Luis DeLaHoz was granted asylum and moved to the United States in 2004. By 2005, he was running his own-income tax preparation business in New Brunswick.
He had a good education behind him. Raised in Manizales, in the coffee region of central Colombia, DeLaHoz had a bachelor’s degree in economics and master’s degrees in finance and high management. And he had drive.
But those alone are not enough to start a business. Fortunately, DeLaHoz also had access to start-up capital and networks and English-language competency—the very ingredients, he would later learn, that new Americans often lack.
Across the United States, immigrants create businesses at a higher rate than non-immigrants. Many of those businesses are small, neighborhood, cash-starts only. Others never launch. Both types, DeLaHoz says, are hampered by access. Now DeLaHoz, a vice-president of community at BCB Community Bank, is working to change that. It’s a mission that stands to help everyone in the community.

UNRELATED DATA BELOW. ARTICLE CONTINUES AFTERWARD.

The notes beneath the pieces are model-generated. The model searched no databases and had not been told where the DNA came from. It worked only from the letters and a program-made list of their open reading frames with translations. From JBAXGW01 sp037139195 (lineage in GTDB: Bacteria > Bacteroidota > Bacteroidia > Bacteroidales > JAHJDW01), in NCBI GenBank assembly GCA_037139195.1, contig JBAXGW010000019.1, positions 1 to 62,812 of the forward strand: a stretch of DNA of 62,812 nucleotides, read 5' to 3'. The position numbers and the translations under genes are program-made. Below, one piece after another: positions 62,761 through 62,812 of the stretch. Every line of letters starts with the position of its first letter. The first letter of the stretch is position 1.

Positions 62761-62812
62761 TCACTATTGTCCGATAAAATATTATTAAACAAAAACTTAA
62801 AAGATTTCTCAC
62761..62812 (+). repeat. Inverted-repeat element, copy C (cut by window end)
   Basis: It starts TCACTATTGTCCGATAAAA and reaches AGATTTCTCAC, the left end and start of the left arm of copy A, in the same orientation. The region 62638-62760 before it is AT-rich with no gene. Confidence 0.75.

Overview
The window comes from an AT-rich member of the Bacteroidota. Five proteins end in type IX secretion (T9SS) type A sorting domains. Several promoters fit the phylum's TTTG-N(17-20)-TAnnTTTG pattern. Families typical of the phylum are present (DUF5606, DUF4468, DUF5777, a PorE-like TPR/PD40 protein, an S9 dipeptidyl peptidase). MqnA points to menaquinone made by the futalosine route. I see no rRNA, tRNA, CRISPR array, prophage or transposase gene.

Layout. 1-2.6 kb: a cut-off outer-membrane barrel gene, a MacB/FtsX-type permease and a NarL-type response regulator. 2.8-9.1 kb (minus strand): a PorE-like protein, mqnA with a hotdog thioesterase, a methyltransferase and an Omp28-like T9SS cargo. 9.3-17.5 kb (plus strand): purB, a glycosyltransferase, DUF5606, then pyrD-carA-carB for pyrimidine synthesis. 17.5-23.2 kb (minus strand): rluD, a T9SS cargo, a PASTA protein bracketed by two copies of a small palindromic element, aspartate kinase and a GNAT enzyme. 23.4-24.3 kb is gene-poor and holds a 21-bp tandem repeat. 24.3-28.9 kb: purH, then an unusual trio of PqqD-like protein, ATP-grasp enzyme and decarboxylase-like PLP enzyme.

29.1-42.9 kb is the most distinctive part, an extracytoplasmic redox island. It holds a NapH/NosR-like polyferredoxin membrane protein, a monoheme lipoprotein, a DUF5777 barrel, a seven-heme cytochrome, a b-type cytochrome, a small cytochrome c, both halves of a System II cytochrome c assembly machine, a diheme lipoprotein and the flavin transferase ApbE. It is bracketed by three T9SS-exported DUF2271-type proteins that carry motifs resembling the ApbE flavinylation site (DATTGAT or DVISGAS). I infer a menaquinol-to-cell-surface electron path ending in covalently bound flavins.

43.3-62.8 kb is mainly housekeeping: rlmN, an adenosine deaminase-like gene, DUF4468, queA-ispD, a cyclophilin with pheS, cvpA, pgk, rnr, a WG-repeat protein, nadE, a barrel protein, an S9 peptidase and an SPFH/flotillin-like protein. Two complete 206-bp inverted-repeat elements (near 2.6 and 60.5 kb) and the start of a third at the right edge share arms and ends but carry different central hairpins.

“Ninety-two percent of the businesses in the United States are micro-business, which means they have less than five employees including the owner,” he says. “If one of every three micro-businesses hired one more person, the United States would face full employment. That’s the power of micro-businesses.”
In working with a regional small business development center and a micro-lender, DeLaHoz had spotted the same hulking roadblocks to immigrant entrepreneurship: no credit-history or collateral; few business networks or market access; and an inability to access needed information, which a government agency or nonprofit might send out via email in English, or post at a downtown municipal building.
Through the Middlesex Chamber of Commerce and the Statewide Hispanic Chamber of Commerce, where he now chairs the board, DeLaHoz helped create the Hispanic Business Expo, an annual event that helps on all fronts and that is now entering its eleventh year. He also works to provide materials in Spanish, a first step toward integration and English-language skills.
“My goal is to elevate the Hispanic community,” DeLaHoz says. “I realize the only thing I have to share is my knowledge and my time.”